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Wednesday, 7 December 2011

London Monopoly (4): The Angel, Islington
My journey around the London Monopoly board has now arrived at The Angel, Islington. The Angel is a public house (pub) in the London Borough of Islington. It was founded as an inn in 1665 - the year of the great plague of London. Having been rebuilt several times it is a famous London landmark and the current building , which dates from 1889 has a domed tower on the roof.
The inn was mentioned in Charles Dickens's Oliver Twist and one of William Hogarth's famous London drawings was set in the courtyard.
It was originally built by a toll-gate on the Great North Road - the first one outside the City of London.
The Angel n the nineteenth century


Botanist said...

I didn't realise the Angel Islington was a pub. I like it.

BTW, did you ever see or read Neil Gaiman's Neverwhere? He plays on all the familiar London names. For example, the Angel Islington is a (rather evil) angel.

bazza said...

Hi Botanist: Many London landmarks turn out to have originally been inns, pubs, prisons or public gallows.
I never heard of Neverwhere before but, just having read a synopsis on Wikipedia, it sounds right up my street (so to speak)!

John said...

Hi bazza,
Another interesting and informative posting about one of our most familiar board games. Can`t wait to hear about other places on the board, how about Pentonville!? ;)

bazza said...

Hi John. If my memory serves me right Pentonville Road is after Euston Road which is next.

David said...

Dear bazza,
Didn't Tony Blair used to live in, and represent Islington? But perhaps we should gloss over that unfortunate fact (it can't be good for the place's reputation!) and concentrate instead on the wonderful Angel pub.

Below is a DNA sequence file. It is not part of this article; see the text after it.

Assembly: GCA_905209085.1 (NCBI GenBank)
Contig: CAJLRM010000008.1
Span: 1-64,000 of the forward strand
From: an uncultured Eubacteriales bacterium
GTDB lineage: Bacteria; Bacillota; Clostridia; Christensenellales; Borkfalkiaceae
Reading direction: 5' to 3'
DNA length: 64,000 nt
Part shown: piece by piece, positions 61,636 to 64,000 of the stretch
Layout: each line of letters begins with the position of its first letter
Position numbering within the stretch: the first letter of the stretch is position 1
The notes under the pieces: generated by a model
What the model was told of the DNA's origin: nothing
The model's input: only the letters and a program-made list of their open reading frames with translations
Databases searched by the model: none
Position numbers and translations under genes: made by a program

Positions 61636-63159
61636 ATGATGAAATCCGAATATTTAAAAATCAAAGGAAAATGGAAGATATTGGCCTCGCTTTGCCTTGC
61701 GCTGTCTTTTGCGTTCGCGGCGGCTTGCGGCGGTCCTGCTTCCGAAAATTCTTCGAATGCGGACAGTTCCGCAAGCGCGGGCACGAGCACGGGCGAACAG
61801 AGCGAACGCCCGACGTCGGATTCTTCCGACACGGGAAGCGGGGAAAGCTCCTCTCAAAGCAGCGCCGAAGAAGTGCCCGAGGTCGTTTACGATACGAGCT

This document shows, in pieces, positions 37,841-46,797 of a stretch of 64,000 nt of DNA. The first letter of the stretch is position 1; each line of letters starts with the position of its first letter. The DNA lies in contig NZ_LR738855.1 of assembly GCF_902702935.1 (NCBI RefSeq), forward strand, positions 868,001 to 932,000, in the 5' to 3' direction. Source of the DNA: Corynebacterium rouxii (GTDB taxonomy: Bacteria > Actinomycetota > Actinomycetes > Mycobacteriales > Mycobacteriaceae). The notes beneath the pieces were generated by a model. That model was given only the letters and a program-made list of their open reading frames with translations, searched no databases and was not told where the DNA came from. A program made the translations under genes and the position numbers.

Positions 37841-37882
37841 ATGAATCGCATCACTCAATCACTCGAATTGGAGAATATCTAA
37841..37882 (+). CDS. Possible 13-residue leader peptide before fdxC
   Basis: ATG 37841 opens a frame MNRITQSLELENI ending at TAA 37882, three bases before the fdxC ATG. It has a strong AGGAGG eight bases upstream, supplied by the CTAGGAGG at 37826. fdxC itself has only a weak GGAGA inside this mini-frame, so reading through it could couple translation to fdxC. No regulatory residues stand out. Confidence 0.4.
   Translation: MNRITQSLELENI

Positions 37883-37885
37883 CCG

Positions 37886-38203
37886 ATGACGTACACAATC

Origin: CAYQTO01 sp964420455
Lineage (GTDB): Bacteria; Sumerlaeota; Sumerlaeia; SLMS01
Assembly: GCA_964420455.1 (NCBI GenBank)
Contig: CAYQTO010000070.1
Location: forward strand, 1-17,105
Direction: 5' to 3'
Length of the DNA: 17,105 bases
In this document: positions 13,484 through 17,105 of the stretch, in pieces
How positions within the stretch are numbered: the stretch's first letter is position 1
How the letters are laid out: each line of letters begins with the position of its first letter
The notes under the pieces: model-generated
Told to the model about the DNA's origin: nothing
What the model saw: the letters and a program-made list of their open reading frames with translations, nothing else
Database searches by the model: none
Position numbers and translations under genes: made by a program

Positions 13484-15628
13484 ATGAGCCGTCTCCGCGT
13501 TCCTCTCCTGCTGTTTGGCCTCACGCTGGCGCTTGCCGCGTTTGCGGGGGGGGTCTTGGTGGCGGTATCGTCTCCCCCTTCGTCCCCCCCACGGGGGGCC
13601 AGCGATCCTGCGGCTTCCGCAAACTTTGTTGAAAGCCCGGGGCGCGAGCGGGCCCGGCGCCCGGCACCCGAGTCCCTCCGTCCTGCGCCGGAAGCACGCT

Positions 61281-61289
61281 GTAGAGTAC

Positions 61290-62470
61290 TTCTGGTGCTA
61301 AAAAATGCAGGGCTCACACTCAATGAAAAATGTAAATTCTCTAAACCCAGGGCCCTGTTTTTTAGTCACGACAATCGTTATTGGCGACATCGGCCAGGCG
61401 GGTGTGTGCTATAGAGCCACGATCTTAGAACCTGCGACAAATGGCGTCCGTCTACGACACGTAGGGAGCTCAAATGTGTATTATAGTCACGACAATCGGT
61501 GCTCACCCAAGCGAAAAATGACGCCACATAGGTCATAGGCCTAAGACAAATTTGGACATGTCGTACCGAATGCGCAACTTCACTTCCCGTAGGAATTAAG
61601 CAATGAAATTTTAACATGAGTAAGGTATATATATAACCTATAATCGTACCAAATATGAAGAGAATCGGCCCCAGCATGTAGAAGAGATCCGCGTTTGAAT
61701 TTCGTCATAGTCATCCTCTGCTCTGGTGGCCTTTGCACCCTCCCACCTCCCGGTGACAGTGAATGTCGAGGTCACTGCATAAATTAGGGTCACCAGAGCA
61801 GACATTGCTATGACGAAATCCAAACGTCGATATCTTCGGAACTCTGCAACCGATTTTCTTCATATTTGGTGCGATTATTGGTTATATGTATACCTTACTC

Thanks, bazza.
Wishing you All the Best at Christmas,

dcrelief said...

Handsome building... as buildings go. :)

bazza said...

David: I think Tony Blair was MP for Sedgefield which is 'oop north' somewhere! However, he did live in Islington for a long time. There is a restaurant in Upper Street , Islington where New Labour is said to heave been born. When I went to that restaurant Alexie Sayle was there so it's obviously a favourite of two shades of leftyness. Thanks for the early Christmas greeting; I'm sure we'll be in contact again before the event!.

bazza said...

dcrelief: Hi Dixie. Not an architectural fan then? Actually the history of the Angel is more interesting than it's appearance.

Rob said...

Aha! "The Angel of the South".

There was an Angel Inn in Oxford too. It seems a strange name for an inn.

I considered moving to Islington a few years ago. I don't remember seeeing the Angel Inn on any of my trips me to be so unobservant!

bazza said...

Hi Rob: If I wasn't doing a Monopoly board tour I doubt if the Angel, Islington would be mentioned in my blog at all! It's pretty unremarkable. However, the history of almost anywhere can be interesting! I don't think it's the Angel of the South any more than the Oxford one is the Angel of the West (probably).

Kelly said...

Whyyyy.... looky here! It's kezza, once again bringing happiness and brotherhood to all his blog buddies. So far, I've blessed ye, bazza, with three tantalizing comments on your last three posts, including this one. Read them all and feel the sincere holiday warmth that only I can provide in the comment section of any blog.

Now, to be serious. I'm enjoying your tour, your London Monopoly Board series of posts. The Angel has an interesting history behind it. The domed tower impresses me. That's what I like about your country's old establishments and landmarks. The architecture seems to convey or demand respect, yet it is also inviting. Stainless steel skyscrapers reaching into the heavens convey cold or unfeeling nuances, most of the time, to ol' kezza here.

Take care, friend.

bazza said...

Kezza, I can feel the warmth of your sincerity from here!
Although there are many very old and interesting buildings in the UK (the oldest one near here, The Ilford Hospital Chapel, was founded in 1145). We have our share of modern skyscrapers too. The trick is getting ultra-modern and very old buildings to look well together.
It's good to hear from you again.

klahanie said...

Bazza old chap,
I've been right by that pub. My brother used to live in Islington and you have reminded that it's time I contacted my brother who is now residing in Toronto.
Right then, I'm off to the World's End pub in Chelsea.
Cheerio and bottoms up....

bazza said...

Gary: You're in London? How did you get past the sentries?
Hope you enjoyed your drink at World's End. Sounds like The Restaurant At The End Of The Universe!

Anonymous said...

It isn't a pub, is's used as a bank. On the corner of Pentonville Road.